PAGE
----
Julian Reichelt, the editor-in-chief of the popular German newspaper Bild—with a current circulation of about 1.37 million copies daily—has made a public apology for fearmongering society for the past 18 months with the newspaper’s coverage of the COVID-19 pandemic. He made a point to apologize to the children of the world who were told: “that they were going to murder their grandma” if they were near her. Reichelt said the top-rated Bild’s coverage was “like poison” and “made you feel like you were a danger to society.”

In his speech delivered on camera, Reichelt announced that Bild, published by the Axel-Springer Publishing Company, dared to say what Germany’s Federal Government and Chancellor Merkel have failed to say as he asked his readers for forgiveness. He remarked, “We ask for your forgiveness for a year and a half of politics, who sacrificed you.” 

As reported by UncoverDC, peaceful protests against the COVID-19 lockdowns, mask requirements, and pending vaccine passports are taking place around the world, including in Germany. Tens of thousands of individuals are standing up for their right to make personal medical decisions. Reichelt, recognizing the immense propaganda in his apology, noted how calm and conservative voices had been kept out of the pandemic conversation. He remarked how those moderate voices “were never invited to the table.” Pleading with viewers, Reichelt stressed that they “don’t believe this lie,” adding:

“To the millions of children in this country for whom our society is responsible, I want to express here what neither our government nor our Chancellor dares tell you. We ask you to forgive us. When a state steals the rights of a child, it must prove that by doing so, it protects him against concrete and imminent danger. This proof has never been provided. It has been replaced by propaganda presenting the child as a vector of the pandemic.”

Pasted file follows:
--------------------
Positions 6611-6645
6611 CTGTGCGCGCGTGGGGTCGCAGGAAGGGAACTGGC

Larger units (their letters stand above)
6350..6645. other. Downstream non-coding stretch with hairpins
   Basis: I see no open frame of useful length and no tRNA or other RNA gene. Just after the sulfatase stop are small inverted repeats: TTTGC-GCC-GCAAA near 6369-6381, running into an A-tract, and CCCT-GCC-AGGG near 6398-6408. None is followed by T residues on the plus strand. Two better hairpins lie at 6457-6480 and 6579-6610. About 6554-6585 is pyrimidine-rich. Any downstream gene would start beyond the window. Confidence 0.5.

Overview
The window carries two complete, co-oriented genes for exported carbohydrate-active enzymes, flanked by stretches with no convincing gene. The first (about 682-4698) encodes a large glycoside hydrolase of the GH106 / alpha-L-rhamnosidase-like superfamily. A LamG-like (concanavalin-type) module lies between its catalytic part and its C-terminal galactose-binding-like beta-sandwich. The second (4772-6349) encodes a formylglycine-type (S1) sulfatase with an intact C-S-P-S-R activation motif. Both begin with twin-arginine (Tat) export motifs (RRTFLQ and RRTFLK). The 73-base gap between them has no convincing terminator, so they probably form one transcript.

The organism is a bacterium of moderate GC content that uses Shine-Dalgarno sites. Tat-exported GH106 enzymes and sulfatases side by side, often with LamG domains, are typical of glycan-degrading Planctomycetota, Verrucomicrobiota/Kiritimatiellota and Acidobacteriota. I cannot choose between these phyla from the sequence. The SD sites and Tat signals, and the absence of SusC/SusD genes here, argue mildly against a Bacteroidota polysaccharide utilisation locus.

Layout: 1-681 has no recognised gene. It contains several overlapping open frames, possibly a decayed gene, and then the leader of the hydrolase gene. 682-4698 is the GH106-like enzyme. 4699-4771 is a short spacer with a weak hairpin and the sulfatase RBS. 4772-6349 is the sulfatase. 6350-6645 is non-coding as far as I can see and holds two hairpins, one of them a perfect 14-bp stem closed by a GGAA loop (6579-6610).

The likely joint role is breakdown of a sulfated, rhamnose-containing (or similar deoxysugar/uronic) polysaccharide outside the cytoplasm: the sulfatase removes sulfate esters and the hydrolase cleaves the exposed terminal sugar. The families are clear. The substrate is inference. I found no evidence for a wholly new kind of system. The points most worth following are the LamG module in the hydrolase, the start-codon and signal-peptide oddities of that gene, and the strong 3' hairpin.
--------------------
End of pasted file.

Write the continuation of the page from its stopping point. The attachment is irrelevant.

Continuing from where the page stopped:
Reichelt took a leave of absence from the paper earlier this year following allegations of misconduct at work. However, after finding insufficient evidence to warrant action, Reichelt was reinstated in his role at Bild on March 12 following a four-week internal inquiry into complaints about his relationships with female employees and accusations of abuse of power. Mathias Döpfner, the chief executive of Springer, said in a statement:

“[Mr. Reichelt] made mistakes. However, having assessed everything that was revealed as part of the investigation process, we consider a parting of the ways to be inappropriate.”

Saying he was “very sorry” at the time, Reichelt indicated he would  “do everything in my power to work on an equal standing with Alexandra Würzbach and work together with all of my colleagues as a team to create and exemplify a new corporate culture for Bild.”

Advocating in his video for authorities to open schools and sports halls instead of polling stations, Reichelt cautioned that those who force cruel lockdown measures “will have on their conscience and will leave in the history books, a multitude of innocent souls.” He resolutely stated:

“Forgive us for this policy which, for a year and a half, has made you victims of violence, neglect, isolation, and loneliness.”

“We persuaded our children that they were going to murder their grandma if they dared to be what they are, children. Or if they met their friends. None of this has been scientifically proven.”